Glenn Greenwald reports:
Beginning last night, St. Paul was the most militarized I have ever seen an American city be, even more so than Manhattan in the week of 9/11 -- with troops of federal, state and local law enforcement agents marching around with riot gear, machine guns, and tear gas cannisters, shouting military chants and marching in military formations. Humvees and law enforcement officers with rifles were posted on various buildings and balconies. Numerous protesters and observers were tear gassed and injured.
It is clear that a relatively small group of protesters -- some of them possibly a bit dangerous, some of them possibly a bit silly -- have caused some mayhem on the fringes of a medium-sized and largely peaceful demonstration.
On the other hand, there are many suggestions that the police are overreacting (and were...over...what, 'over-preempting'?) to what is happening on the ground there.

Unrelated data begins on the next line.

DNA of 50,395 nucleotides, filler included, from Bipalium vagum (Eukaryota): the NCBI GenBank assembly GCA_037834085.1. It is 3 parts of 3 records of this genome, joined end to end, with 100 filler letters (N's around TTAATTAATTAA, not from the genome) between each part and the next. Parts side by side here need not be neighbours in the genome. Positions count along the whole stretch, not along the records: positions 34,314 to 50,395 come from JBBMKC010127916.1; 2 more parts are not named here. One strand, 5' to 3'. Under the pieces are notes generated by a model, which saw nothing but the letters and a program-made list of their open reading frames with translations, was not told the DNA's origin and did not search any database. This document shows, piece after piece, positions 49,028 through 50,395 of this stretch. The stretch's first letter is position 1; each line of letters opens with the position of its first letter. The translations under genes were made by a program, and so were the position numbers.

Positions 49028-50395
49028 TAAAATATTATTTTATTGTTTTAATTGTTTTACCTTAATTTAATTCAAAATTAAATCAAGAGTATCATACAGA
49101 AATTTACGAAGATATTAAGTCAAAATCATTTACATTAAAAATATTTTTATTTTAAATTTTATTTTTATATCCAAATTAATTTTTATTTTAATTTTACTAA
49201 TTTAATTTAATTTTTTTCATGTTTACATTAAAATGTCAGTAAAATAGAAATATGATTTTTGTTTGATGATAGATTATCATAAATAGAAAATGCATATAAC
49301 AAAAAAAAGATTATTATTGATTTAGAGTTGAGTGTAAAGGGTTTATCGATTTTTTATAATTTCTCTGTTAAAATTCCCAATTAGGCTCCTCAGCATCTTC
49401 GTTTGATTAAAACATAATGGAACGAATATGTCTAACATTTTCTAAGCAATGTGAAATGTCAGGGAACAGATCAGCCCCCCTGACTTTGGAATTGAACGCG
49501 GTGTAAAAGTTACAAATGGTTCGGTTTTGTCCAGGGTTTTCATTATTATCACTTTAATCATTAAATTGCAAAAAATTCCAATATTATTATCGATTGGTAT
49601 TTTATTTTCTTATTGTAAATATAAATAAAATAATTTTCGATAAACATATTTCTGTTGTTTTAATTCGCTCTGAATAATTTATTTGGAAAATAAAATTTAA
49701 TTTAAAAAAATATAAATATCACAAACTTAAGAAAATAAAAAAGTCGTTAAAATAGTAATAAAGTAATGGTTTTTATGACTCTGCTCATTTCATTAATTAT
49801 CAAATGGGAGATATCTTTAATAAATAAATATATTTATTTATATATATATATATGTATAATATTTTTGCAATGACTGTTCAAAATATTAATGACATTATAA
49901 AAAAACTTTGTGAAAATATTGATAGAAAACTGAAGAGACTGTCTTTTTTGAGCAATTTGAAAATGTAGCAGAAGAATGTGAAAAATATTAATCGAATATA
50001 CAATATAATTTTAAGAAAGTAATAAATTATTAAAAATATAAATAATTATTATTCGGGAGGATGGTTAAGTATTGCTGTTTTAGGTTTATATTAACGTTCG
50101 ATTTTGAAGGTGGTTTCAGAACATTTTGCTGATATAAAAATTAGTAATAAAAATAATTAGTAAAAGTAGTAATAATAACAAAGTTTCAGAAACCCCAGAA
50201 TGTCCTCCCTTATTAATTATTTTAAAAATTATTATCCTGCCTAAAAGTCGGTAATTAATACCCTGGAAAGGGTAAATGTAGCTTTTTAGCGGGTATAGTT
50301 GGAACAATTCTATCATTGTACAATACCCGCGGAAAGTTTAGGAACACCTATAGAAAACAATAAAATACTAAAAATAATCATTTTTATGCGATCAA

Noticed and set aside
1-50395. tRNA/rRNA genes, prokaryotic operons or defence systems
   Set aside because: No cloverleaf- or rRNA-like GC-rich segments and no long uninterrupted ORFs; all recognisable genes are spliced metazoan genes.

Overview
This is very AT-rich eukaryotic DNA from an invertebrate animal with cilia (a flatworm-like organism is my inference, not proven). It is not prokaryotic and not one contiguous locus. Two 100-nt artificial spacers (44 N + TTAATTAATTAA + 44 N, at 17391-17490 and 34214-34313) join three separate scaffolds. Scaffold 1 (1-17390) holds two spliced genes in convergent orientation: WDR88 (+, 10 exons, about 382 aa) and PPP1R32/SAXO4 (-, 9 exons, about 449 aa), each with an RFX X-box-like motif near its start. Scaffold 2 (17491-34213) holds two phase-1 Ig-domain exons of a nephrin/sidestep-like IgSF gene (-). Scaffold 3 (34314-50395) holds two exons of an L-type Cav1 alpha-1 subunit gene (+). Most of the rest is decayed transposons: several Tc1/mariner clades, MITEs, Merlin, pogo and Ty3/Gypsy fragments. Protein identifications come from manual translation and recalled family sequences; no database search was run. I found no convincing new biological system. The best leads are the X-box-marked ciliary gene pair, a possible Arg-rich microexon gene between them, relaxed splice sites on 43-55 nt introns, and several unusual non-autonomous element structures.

Greenwald has a lot of links to images and stories and videos.
We saw some of this in Denver, and there is a remarkable video of ABC correspondent ASA Eslocker being shoved into the street, placed in what looks like a chokehold and arrested by Denver police. It's worth getting through the advert to watch, since it appears clear that Eslocker did nothing to provoke the kind of treatment he received.
The equivalent from Minneapolis so far seems to be the arrest of Democracy Now broadcaster Amy Goodman for...well, so far as I can tell, for requesting to speak to a police supervisor after finding out that two of her crew had been arrested and roughed up while covering the protests.
Goodman was shortly after released and described what happened to her and other members of her crew (all, so far as I can tell, with clearly visible press credentials).
Again, keep in mind that if things like this can happen with impunity to credentialed journalists like Eslocker and Goodman (et al.), what might you think is happening to your ordinary demonstrator or bystander?
This shouldn't be a partisan issue: I would expect Republicans -- who talk a lot about freedom and liberty and the need to limit state power when it suits them -- to express at least some concern about what appears to be a very heavy hand here.
I'm not holding my breath, though.